Once the build completes successfully, Window buttons will be available as a standard Plasma widget that you can add to either the Latte Dock or any standard Plasma panel. Position the widget anywhere you like. Next, you can customize the looks.
You have the option to decide which decorations to use (current means current theme), how to position the window buttons (change the order to match your desktop setup), as well as tweak the spacing from the other elements in the top panel. You can also add flexible or set spacers for best effect.
To get the Unity-like experience, you will want to use Current decorations (we can always change) and rearrange the buttons via drag & drop to use close, min, max - and you also need to make the same Titlebar changes in Plasma settings. Then, you also want to show the buttons only for when the Active window is maximized. Left margin needs to be set to something like 5-6 pixels.
And here we go, max on, max off:
Window Title applet
The second tool you want is Window Title applet. Download and extract the archive. Then, on the command line, in the extracted directory, run the following command:
plasmapkg2 -i .
"/home/rogerino/.local/share/plasma/plasmoids//kpluginindex.json" ( 3 plugins)
Successfully installed /home/rogerino/Downloads/applet-window-title-
The applet will now be available as a widget. Add it to whichever panel you like, and then right-click to access the settings, and make changes. You have the option to display an icon if you like, as well as decide what text is shown. You can just show the application name, and/or also include the title of the currently shown content, like a Web page of a file name. You can tweak the left margin to create some distance from the window buttons you've added.
Putting it all together
So what you need is a top panel, with the window buttons, window title, global menu. Ignoring themes, icons, and decorations, you get a very modern, very non-KDE look that mimics the Unity experience in a rather cool, slick way. Fast animations, too. Plus it was robust and stable during my testing, without any problems.
Widgets in Discover (update)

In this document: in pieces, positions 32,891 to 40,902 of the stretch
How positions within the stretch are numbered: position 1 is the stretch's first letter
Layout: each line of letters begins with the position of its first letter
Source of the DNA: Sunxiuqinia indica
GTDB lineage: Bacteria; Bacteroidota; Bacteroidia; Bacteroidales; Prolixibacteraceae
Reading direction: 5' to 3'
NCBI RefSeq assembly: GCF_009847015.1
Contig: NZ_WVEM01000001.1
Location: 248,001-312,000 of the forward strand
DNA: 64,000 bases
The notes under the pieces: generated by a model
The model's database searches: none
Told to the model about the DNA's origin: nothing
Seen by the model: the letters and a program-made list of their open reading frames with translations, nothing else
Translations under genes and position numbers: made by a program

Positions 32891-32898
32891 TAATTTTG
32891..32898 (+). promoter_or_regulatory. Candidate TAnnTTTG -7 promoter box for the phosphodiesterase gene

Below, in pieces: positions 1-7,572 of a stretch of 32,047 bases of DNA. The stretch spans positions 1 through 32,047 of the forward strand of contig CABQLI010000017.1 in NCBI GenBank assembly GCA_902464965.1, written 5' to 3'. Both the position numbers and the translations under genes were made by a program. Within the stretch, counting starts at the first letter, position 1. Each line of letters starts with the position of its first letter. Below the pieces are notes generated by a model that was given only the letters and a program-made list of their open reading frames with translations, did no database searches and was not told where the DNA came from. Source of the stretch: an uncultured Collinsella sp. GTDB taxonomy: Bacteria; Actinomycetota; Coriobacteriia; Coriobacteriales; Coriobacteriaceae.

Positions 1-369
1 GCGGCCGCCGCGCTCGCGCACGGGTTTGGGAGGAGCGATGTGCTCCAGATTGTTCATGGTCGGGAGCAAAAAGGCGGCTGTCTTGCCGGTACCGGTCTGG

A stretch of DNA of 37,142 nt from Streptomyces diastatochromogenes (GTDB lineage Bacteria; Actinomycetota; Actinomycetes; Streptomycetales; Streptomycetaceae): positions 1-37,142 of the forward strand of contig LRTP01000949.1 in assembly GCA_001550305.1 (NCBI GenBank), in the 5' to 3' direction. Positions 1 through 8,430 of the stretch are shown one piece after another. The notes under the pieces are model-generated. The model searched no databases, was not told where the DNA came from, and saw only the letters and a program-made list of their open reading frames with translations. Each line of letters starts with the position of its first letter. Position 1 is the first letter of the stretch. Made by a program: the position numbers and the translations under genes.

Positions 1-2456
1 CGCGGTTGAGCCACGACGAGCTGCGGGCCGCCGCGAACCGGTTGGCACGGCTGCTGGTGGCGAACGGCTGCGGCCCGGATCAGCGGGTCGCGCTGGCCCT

Since it usually takes me a few days - or even weeks - between the time I write an article and eventually publish it, there can be quick developments and updates in the application/software lifecycle. Indeed, with further tests done in Plasma 5.16.1, I found out that these widgets (and friends) seem to be available through the normal route in Discover. This means you can try to install and use them, without any need for manual compilation. You should try this venue first - but from what I've seen, while the buttons widget is available, the installation is still manual. Hence, for the time being, my tutorial is still valid. Anyway, try all and every options, starting with the simplest one first!
There we go. Mission accomplished. We now have a top panel look & feel that is similar to how Unity does that, and to some extent, Mac, too. The combo of max. window buttons, application titles and global menu make for a compact vertical space saver, and allows you to pull off some fancy tricks in front of your friends and colleagues. Indeed, the transition effects and smooth and slick.
However, the setup isn't trivial. You do need to manually compile these plasmoid, hence this article, and there is extensive customization, too, hence this article. Hopefully, you are happy with what we've achieved today, and that means we can advance to the next stage in this transformation - a Unity-like desktop. Well, that's a topic for the next article in this series. Stay tuned.